Conventional wisdom says mortgage-issuing credit unions, like the rest of the mortgage industry, will see a downturn this year. It also says that credit unions don't really issue many first mortgages, that refinances constitute the bulk of their mortgage work and that they really aren't set up to handle many purchase loans.
But John Reed, the CEO of CUSO Mortgage and the $210 million Maine Savings Federal Credit Union, doesn't pay much attention to conventional wisdom.
"We've had the best first quarter in years," Reed crowed. He noted that CUSO Mortgage was founded by Maine Savings and other credit unions more than 17 years ago, so there are a good many years with which to compare the results.
The CUSO provides mortgage-issuing services to about 35 or 40 of the state's roughly 70 credit unions, offering conventional fixed- and adjustable-rate mortgages, VA and FHA loans, rural housing loans, jumbo mortgages, loans in conjunction with the Maine State Housing Authority and small business loans. The CUSO also offers mortgage services to a small number of people who stumble across the CUSO's website and are not credit union members.
"Maine has a lot of credit unions," Reed said, adding that about 60% of the state's residents belong to at least one credit union. "So it's not often that we find someone who is not a credit union member. But by law we can serve them, so we do."
Reed credited a combative attitude toward the mortgage outlook for this year with giving the CUSO some of its momentum.
"We had a planning meeting last year where we looked at the forecasts," he said. "We saw that mortgage issuing was supposed to be down generally and that mortgage refinancing, which was the bulk of credit union mortgage work, was supposed to be especially down. But in the middle of all the downturn we saw that first mortgage volume was supposed to be up a bit, something like 5%."
So instead of interpreting the forecasts as predicting a slowdown, Reed and CUSO Mortgage decided to let them point the way toward growth opportunities Reed was convinced were out there, particularly by increasing the percentage of the CUSO's loans that were first mortgages, what the industry refers to as purchase money.
Getting more Maine residents to think of credit unions and CUSO Mortgage as an early or even first choice for mortgage lending meant thinking more like home purchasers. That led the CUSO to develop and launch the CU Promise loans.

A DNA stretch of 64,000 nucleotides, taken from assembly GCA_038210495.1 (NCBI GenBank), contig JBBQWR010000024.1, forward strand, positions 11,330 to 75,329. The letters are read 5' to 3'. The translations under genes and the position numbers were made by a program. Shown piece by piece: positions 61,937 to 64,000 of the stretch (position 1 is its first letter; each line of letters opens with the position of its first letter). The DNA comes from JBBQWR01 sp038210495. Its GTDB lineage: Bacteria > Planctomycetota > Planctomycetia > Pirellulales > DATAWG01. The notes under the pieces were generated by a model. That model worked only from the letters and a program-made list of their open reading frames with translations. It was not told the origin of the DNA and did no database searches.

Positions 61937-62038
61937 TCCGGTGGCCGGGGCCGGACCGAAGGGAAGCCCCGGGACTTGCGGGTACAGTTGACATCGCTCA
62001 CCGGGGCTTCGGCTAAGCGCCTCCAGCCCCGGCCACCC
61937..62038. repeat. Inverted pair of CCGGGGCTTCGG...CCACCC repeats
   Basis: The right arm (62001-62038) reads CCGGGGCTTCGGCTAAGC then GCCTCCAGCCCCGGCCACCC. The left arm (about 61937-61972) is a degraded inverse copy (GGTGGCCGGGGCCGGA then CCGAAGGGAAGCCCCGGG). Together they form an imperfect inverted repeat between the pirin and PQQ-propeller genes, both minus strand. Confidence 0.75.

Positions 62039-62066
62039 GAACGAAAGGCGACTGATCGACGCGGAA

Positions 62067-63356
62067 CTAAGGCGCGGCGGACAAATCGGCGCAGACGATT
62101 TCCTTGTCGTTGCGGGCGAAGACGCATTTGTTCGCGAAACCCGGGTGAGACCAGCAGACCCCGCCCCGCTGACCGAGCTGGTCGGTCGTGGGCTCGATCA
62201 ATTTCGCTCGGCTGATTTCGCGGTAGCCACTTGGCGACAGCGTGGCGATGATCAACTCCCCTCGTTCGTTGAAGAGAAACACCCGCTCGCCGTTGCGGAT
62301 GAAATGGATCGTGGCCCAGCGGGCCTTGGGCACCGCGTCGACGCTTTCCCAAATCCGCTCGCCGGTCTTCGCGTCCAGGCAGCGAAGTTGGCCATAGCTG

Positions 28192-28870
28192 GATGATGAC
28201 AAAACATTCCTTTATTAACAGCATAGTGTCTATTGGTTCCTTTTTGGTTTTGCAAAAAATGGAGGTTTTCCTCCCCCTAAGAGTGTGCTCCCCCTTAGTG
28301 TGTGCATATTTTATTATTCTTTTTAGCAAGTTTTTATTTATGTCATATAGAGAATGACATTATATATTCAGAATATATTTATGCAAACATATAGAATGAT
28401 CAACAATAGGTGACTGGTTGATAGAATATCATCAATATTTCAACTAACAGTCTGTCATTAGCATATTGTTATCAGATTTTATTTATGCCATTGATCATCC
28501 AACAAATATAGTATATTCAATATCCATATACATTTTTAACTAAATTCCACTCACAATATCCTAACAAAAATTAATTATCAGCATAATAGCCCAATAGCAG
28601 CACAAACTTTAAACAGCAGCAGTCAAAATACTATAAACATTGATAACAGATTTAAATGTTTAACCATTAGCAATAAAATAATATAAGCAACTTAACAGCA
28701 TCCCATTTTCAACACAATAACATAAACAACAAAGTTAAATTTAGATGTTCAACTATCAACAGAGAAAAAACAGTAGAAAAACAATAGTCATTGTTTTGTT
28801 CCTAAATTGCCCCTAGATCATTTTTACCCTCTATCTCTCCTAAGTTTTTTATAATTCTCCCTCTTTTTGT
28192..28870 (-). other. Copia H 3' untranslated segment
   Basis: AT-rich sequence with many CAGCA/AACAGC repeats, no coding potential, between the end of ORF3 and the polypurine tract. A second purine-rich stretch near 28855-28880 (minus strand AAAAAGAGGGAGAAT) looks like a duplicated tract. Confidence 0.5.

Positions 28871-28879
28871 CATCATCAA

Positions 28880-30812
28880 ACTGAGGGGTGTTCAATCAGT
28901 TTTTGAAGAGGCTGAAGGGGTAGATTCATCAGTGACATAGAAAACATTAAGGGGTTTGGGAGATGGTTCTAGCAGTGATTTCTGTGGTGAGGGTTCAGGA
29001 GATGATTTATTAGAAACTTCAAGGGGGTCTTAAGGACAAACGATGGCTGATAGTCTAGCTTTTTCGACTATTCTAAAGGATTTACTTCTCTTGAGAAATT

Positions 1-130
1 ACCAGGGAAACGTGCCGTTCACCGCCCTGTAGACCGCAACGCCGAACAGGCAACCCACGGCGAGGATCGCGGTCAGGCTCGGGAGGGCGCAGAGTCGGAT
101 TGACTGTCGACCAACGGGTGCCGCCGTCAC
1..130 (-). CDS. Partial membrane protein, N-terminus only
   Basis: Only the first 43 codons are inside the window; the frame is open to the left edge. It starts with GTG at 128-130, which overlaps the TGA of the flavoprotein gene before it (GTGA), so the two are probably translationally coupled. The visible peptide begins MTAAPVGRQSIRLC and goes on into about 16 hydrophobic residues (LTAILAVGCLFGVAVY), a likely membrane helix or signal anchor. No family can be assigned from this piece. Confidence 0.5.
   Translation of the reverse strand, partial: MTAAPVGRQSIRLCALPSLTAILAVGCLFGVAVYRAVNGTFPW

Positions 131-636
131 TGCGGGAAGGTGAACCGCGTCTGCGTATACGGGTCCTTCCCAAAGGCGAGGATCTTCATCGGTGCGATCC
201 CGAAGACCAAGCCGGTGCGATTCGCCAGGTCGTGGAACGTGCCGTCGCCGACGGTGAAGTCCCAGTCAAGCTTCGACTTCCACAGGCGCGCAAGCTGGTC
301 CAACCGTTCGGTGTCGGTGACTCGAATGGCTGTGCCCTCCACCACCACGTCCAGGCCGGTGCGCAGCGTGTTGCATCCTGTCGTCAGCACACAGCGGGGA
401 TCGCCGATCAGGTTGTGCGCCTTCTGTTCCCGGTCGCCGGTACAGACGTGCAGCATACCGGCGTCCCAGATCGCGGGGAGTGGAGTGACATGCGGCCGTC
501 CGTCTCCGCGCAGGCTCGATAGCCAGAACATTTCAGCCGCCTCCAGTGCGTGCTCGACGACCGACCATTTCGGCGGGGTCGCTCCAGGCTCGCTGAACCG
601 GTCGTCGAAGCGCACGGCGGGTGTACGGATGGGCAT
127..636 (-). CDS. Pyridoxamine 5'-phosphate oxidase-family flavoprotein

"We looked at what were three things that home buyers really wanted to happen during their home financing experience and which bank lenders are never able to offer," Reed said. "Those three things formed the core of the CU Promise loans because we promised to make them happen when bank mortgage issuers almost never do."
When a Maine resident applies for a CU Promise mortgage loan the CUSO or a credit union that offers the loan pledges that the borrower will receive three things: an approval or disapproval decision within one day of applying, the ability to set a date for closing the loan and the assurance that servicing will never be sold out of state for the life of the loan.
Reed said that research had demonstrated that mortgage borrowers especially valued these three parts of the home financing process when they went well and dreaded them going badly. In fact, some homeowners surveyed had stories dealing with postponed closing dates, very long decision times and selling their loan servicing to out-of-state firms that didn't understand many Maine residents' unique perspectives on their loans and homes.
And borrowers aren't the only ones who like the loan, Reed said. Realtors have also been enthusiastic about it, not least because a guaranteed closing date gives them a guaranteed payday too.
Whenever a CU Promise loan's guarantees are broken, the borrower receives $500, but Reed said that happens very rarely and that the CUSO generally meets its deadlines-and he acknowledged those deadlines could be difficult even for other CU mortgage lenders to meet.
For example, in order to make sure the credit union meets the closing day promise, the CUSO generally has all the closing loan documents ready and distributed to all parties for review a full 48 hours before the closing day in order to catch any potential problems in time.
Reed also said the CUSO took careful steps to craft a product that all of its credit unions would feel comfortable offering.
"Credit unions can be sensitive about their brands and their brand identity," he noted, "so we wanted to choose a name and position a product that we could market around the state in a way that drew people to credit unions generally but not to any one credit union and not to us specifically."
The technique worked, Reed said. The CUSO mounted an ad campaign across the state that included print, radio and television spots and helped the CUSO reverse its previous ratio of purchase money to refinance mortgages. Last year, purchase money accounted for just under 20% of the mortgages that the CUSO issued, Reed said. So far, through the first quarter, purchase money accounts for between 50% and 60%, he added.